I read to stop that just put this code in the.

<head>.

Section of your page:.

<META http-equiv="Pragma" content="no-cache">.

That's supposed to keep the browser from cacheing the content (images and all I guess). I haven't tried it..

If you Google the phrase "image protection" you may find something useful..

You'll see examples of how to put the image as a backgound to a table and hide it with a transparent gif. I don't have a clue how you could incorporate that in osC though!.

In the end, more than one link there will tell you what you already know - You can make it difficult to steal images, but not impossible (unless you purchase software that's supposed to be able to do that)...

Comment #14

Hi.

I went thru this a while ago. I tried on the fly watermark contribs and couldn't get them to work so I "hardcoded" a watermark into all my images, about 2800 record labels and covers..

They're probably not worth stealing but it's the principle and it took me ages to scan, straighten and cut them out. One of the thumbnail contribs has a transparent gif watermark included. I recorded a macro in Paintshop Pro to paste the watermark, save and close the image. That way, the watermark will be in the same place for all images. Remember to use the same macro for future images. I then opened up the images in batches and ran the macro.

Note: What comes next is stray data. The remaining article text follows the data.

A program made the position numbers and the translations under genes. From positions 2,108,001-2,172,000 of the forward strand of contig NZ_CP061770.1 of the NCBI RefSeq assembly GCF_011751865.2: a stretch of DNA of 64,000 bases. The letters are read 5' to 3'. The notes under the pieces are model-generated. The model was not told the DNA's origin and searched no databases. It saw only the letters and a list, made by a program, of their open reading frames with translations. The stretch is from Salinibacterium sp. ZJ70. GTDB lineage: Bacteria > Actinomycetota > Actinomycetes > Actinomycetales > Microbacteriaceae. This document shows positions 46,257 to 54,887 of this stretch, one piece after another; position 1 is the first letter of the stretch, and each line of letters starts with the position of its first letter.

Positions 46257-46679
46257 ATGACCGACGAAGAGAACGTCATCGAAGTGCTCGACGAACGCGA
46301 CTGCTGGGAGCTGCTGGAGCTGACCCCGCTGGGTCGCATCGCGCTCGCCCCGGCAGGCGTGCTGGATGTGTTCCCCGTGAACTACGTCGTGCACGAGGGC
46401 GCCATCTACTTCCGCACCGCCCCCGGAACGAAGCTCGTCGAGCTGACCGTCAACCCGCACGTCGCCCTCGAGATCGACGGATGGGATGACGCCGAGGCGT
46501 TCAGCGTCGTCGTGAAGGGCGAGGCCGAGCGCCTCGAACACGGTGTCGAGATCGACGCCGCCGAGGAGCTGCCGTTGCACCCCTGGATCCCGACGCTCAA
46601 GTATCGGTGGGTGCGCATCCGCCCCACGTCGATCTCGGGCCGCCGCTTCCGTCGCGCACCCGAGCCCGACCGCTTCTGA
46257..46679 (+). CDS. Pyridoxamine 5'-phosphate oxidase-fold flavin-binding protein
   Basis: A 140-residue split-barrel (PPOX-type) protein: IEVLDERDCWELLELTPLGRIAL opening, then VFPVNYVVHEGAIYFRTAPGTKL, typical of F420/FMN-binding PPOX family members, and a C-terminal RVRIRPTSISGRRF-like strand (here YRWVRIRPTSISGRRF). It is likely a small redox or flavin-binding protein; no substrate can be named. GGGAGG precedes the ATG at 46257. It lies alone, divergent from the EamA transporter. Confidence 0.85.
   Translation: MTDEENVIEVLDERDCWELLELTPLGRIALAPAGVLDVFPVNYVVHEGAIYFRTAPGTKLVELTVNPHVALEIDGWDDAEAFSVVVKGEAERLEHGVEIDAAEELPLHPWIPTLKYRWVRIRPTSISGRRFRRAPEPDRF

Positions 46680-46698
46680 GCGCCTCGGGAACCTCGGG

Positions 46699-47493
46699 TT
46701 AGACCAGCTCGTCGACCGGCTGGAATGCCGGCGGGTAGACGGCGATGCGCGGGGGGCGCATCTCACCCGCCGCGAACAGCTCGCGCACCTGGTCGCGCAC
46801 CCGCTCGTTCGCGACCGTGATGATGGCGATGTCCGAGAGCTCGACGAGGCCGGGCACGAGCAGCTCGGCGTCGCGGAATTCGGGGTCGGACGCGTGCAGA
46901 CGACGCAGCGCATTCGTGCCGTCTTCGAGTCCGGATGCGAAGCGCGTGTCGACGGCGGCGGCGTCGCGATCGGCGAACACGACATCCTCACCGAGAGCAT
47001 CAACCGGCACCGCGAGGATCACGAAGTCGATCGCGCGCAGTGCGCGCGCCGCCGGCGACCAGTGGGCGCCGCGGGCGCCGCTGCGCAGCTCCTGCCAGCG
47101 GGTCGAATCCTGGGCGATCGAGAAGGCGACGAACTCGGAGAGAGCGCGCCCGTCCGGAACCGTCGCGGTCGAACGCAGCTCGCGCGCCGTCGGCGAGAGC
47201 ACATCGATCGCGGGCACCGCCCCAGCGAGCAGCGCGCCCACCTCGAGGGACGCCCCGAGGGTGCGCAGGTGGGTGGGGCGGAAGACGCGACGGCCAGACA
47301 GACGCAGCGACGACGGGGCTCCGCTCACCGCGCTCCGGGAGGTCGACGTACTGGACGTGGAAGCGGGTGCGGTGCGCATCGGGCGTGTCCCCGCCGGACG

Just thought I'd share my experience..

Ian..

Comment #15

I believe that most browsers are still going to download the image and cache it, on the assumption that other pages on the same Verisign site may reference the same image and it would save the browser from having to download the image multiple times for a single page, or pages on your site. and since this directive goes in the html, does it apply only to the html or all content within the page? this also assumes that all the browsers support this. we all know that ie acts differently from ff and opera, etc. do they all support this directive? do older version of the browsers support this? but this should keep the browser from caching the content after the browser session. kind of an automatic browser cache deletion..

My guess is that it's not your customers that you need to worry about. once they've purchased your product they probably don't care about the images on your Verisign site any more..

I don't know why you need to protect the images but it's more likely that your competitors, or just people intent on collecting images are the more likely suspects. of course, I could be wrong because I don't know what your products are. if your competitors want to steal your images and make new products based on your work then copyright notices on the images should be enough to indicate your ownership of the artwork...

Comment #16